The US Chamber of Commerce, through the Institute for Legal Reform ('ILR'), has been a fierce opponent of litigation funding and has lobbied hard against the industry. The latest attack on the litigation funding industry comes from Robert C. Weber, General Counsel at IBM, writing in Forbes in his article 'Beware of lenders offering to finance your lawsuit'. Mr Forbes is a board member of the US Chamber of Commerce.
He has decided that litigation funding is not needed, it introduces a 'gambling mentality into the court process and creates an environment where lawyers interests are promoted over the clients' interests.
He says also that he has seen enough to know this, although we are not told what he has seen to form this conclusion. We should, no doubt, simply accept what he says.
'It is a "cure" looking for a disease' apparently. The rise of litigation funding suggests that is not the case. The increase in demand may lead one to conclude that it has already found the 'disease' that is looking for a 'cure'. This is some way removed from not being needed.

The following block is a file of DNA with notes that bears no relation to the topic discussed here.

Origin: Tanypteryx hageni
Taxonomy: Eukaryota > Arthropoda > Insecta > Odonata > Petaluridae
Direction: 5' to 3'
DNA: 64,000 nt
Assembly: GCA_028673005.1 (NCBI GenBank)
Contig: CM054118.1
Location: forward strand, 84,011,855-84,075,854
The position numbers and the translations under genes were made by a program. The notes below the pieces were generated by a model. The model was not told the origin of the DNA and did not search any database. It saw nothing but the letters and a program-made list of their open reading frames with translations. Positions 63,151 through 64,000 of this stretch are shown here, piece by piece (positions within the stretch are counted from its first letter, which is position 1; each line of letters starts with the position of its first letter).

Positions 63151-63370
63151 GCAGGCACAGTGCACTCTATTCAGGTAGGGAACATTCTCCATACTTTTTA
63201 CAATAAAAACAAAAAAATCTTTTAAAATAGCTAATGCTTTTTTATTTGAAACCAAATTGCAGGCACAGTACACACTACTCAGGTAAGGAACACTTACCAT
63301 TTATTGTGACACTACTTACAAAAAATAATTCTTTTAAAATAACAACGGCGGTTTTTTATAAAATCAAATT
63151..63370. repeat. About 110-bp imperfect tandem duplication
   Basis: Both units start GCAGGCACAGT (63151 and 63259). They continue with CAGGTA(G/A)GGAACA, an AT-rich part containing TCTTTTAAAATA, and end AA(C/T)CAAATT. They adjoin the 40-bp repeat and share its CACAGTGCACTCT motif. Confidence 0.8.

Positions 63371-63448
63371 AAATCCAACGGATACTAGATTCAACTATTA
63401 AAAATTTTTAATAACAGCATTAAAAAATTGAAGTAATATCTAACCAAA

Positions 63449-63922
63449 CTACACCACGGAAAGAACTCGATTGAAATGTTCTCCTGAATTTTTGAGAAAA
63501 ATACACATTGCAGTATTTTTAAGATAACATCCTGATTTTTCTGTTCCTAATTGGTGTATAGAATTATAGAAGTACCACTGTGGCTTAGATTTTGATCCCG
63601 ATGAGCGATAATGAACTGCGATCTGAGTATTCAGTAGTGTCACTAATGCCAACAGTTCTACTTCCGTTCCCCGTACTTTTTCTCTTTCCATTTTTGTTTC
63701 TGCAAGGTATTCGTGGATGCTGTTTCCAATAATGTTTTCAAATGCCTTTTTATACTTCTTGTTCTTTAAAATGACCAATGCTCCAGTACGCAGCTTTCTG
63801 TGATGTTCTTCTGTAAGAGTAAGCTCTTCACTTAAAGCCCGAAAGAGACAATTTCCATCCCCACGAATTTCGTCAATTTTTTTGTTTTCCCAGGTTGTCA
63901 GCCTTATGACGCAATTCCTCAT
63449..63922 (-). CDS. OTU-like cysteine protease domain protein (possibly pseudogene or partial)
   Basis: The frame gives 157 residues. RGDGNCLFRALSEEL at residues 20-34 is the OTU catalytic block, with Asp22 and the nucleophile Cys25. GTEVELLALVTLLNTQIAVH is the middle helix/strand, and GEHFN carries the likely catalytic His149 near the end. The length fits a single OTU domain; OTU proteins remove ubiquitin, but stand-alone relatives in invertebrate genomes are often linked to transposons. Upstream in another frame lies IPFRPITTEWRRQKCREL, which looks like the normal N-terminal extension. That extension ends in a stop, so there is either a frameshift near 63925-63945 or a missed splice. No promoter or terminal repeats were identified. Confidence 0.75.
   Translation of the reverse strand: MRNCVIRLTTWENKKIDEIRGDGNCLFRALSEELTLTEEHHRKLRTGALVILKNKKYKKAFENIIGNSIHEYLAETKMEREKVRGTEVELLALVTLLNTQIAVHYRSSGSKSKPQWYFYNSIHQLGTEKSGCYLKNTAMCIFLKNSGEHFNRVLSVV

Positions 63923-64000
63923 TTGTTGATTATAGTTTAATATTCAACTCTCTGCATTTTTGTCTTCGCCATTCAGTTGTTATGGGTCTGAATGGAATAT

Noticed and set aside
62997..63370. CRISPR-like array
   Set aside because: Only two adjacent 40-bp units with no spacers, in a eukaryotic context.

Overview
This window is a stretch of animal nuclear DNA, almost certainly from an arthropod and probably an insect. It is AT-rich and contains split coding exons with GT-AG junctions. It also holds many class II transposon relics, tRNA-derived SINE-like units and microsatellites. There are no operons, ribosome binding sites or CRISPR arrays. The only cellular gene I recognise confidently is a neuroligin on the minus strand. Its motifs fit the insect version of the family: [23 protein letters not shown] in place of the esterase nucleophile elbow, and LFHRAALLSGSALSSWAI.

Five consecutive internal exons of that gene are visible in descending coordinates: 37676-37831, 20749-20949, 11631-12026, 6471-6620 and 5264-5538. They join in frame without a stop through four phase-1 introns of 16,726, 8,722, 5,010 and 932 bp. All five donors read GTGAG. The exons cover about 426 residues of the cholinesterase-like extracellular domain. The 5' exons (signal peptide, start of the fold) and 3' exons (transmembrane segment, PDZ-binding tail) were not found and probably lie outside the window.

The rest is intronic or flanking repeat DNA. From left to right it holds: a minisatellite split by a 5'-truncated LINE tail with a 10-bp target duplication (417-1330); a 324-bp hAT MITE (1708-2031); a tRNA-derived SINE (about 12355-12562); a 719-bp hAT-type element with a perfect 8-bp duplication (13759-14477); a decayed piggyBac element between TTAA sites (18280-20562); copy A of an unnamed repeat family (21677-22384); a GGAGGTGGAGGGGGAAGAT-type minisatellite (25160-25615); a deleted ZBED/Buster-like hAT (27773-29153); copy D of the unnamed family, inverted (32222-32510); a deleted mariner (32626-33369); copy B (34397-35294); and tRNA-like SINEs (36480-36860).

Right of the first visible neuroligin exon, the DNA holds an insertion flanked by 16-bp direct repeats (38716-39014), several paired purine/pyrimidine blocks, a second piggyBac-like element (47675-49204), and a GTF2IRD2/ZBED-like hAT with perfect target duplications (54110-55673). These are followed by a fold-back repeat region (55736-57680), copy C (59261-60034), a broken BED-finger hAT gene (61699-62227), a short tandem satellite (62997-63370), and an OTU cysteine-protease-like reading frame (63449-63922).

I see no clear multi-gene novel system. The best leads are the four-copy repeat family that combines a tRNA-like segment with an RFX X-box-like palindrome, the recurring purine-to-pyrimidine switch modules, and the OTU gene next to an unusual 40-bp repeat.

Litigation funding is quite the opposite of a gamble. Funders assess cases very carefully before deciding whether to invest. One key area is the legal merits. An oft cited criticism of litigation funding by the ILR and their ilk is that funding does and will ensure that cases without merit are pursued.
The suggestion is that funders will take a portfolio approach to cases and look to gain from volume success across the portfolio. Additionally they say that the potential for a very high return on an investment in a high-risk case is attractive and so cases without merit will be pursued.